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    Juan Brenner.

    Juan Brenner is a photographer and independant art director living and working in Guatemala. Between 1998 and 2008 he worked predominantly in New York as a fashion photographer but has since worked on more personal and anthropological photographic projects. Aserica had the pleasure to talk to him about his most recent project ‘Tonatiuh’.

    XK: The name of your project is ‘Tonatiuh’. Could you elaborate on the significance of this title?

    JB: Tonatiuh is the nickname the inhabitants of Mexico gave Pedro de Alvarado (conqueror of Guatemala); his blond hair, pale skin and blue eyes fascinated the natives of the New World. Tonatiuh is the Sun God of the Aztec mythology, there’s claim that Pre-Columbian people mistook the newly arrived conquistadors for supernatural beings that arose in the 1530s, and became associated with Quetzalcoatl in particular in the 1540s, when people in the New Spain were looking back and trying to explain what had happened to them.
    I’m fascinated with the idea that native morale or will to resist was undermined by awe at the Spaniards’ divine powers, it was one of many competing and probably false ‘solutions’ to the problem of how a newly arrived elite from Spain had come to exercise so much power in the region.

    XK: Your project revolves around themes of colonization and its cultural impacts in Guatemala. What motivated you to explore these themes? And why did you choose Guatemala as the place for this exploration?

    JB: I was born and raised in Guatemala and I’ve been shooting since really young, had a fashion photography career in NYC for more than a decade, but for the longest time I wanted to get away from Guatemala both geographically and conceptually, fashion photography was an escape valve from a lot of preconceived ideas I had about being a photographer and that kept me away from thinking of my own country as a source of inspiration. By the end of my time in New York I had a rough time finding myself, I was swallowed by the party scene and started to drift away from the art and the positive things photography brought to my life. Back in Guatemala I also had a rough time fitting in, I immersed myself in work (I run a small art direction studio) and that took 100% of my time.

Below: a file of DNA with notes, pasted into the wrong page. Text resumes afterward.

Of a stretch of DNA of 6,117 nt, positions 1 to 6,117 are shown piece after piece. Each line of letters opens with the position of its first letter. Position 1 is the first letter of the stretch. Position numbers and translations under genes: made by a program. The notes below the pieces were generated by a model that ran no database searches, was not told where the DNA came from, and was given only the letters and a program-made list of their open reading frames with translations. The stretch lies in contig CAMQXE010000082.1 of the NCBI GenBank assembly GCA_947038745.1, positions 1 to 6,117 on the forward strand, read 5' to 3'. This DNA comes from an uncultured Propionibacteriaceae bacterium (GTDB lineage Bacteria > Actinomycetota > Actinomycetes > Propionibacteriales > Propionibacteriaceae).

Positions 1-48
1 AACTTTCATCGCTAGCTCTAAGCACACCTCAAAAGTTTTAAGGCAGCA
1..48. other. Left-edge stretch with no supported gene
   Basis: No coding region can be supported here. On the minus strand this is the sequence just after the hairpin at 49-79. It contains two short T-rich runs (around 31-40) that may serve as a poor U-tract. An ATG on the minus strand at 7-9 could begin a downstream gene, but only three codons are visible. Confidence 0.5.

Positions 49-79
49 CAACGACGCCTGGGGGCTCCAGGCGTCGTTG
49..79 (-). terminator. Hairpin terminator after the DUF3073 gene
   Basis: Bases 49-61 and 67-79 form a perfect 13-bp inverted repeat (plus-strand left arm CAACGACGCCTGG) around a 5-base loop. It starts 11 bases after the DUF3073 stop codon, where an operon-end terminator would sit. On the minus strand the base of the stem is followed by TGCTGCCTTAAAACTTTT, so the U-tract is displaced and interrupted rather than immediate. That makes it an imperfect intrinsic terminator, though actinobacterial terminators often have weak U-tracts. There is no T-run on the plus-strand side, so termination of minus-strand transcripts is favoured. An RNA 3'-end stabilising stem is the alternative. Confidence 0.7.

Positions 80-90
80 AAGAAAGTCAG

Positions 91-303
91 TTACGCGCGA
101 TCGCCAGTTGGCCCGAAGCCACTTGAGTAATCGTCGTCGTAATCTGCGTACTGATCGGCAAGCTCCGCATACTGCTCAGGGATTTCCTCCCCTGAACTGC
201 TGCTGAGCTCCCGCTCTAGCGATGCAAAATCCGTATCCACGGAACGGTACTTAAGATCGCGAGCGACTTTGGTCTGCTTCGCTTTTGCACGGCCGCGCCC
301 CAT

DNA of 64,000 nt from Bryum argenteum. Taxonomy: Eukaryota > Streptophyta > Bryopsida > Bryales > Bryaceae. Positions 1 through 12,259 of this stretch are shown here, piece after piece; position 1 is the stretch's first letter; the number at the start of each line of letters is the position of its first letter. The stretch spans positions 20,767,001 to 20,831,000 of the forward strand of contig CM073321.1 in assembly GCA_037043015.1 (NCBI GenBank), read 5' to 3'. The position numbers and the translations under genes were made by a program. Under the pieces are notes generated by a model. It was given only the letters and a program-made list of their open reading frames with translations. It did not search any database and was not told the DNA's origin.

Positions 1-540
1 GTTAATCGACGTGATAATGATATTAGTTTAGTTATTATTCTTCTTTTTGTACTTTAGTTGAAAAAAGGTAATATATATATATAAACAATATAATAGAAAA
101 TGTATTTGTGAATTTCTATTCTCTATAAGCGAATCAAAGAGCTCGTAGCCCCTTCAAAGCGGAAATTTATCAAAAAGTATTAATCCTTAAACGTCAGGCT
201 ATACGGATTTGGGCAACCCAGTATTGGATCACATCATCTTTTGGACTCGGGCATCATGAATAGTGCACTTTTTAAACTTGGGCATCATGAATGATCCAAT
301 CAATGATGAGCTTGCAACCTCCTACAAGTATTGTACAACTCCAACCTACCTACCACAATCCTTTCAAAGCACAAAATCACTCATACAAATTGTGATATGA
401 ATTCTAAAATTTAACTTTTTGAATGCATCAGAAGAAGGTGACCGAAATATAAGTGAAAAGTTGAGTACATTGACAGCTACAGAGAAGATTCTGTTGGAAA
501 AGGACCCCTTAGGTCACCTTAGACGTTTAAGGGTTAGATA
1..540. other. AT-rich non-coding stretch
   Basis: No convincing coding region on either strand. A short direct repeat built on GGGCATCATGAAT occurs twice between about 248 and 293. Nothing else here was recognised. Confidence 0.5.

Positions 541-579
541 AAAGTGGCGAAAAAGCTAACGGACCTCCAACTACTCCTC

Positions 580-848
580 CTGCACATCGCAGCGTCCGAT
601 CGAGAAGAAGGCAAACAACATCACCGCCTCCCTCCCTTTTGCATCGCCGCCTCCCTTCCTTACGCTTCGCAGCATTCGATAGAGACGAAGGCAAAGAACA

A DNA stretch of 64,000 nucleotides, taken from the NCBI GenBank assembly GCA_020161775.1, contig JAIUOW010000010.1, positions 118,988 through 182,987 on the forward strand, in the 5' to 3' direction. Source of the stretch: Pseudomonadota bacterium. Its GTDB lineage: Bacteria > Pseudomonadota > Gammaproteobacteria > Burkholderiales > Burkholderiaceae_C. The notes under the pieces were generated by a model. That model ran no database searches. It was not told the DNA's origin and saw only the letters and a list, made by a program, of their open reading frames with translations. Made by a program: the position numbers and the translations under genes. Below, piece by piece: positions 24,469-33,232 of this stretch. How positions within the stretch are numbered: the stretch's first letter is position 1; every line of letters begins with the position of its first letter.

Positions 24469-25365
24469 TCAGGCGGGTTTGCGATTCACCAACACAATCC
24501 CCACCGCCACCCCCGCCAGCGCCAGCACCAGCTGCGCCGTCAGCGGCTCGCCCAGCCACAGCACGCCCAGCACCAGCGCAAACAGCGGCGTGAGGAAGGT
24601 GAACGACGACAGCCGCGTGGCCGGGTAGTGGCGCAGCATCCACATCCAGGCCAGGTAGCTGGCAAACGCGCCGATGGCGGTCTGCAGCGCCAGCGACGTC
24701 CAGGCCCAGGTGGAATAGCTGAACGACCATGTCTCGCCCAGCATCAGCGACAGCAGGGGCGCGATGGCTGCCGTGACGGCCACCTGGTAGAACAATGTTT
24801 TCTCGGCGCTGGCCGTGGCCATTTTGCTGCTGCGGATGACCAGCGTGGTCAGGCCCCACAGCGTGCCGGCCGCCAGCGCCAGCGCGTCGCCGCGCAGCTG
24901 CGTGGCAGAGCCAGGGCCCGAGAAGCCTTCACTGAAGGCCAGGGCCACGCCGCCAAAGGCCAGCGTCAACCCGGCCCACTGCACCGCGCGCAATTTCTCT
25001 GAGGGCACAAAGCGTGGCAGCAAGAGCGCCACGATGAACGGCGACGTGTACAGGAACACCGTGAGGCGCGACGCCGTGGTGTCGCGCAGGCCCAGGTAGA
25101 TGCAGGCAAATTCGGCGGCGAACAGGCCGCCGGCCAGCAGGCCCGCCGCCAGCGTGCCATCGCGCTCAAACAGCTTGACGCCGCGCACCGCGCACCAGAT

I kept feeling more and more that I had unfinished business with this land and though I’ve always been involved in contemporary art and visuals, I never immersed myself in a project like I did now, I knew I had to get out there and look into all these very familiar ideas, into all the experiences I had in the back of my head, stuff I learnt as a kid; I wanted to give my life to a project and find myself as an artist one more time.

    XK: While photographing this project, which visual motifs were you looking for? How did you go about visually representing such complexities such as the legacy of colonialism?

    JB: The project is more about repercussions that anything else, It was very hard to start shooting, for a long time I felt very insecure about how I had to start and ideas of post colonialism kept popping up on my research, I wanted to be as concise as I could with the images and then I decided to start from the most basic idea, so I mapped the road Pedro de Alvarado followed through the most critical moments of the conquest.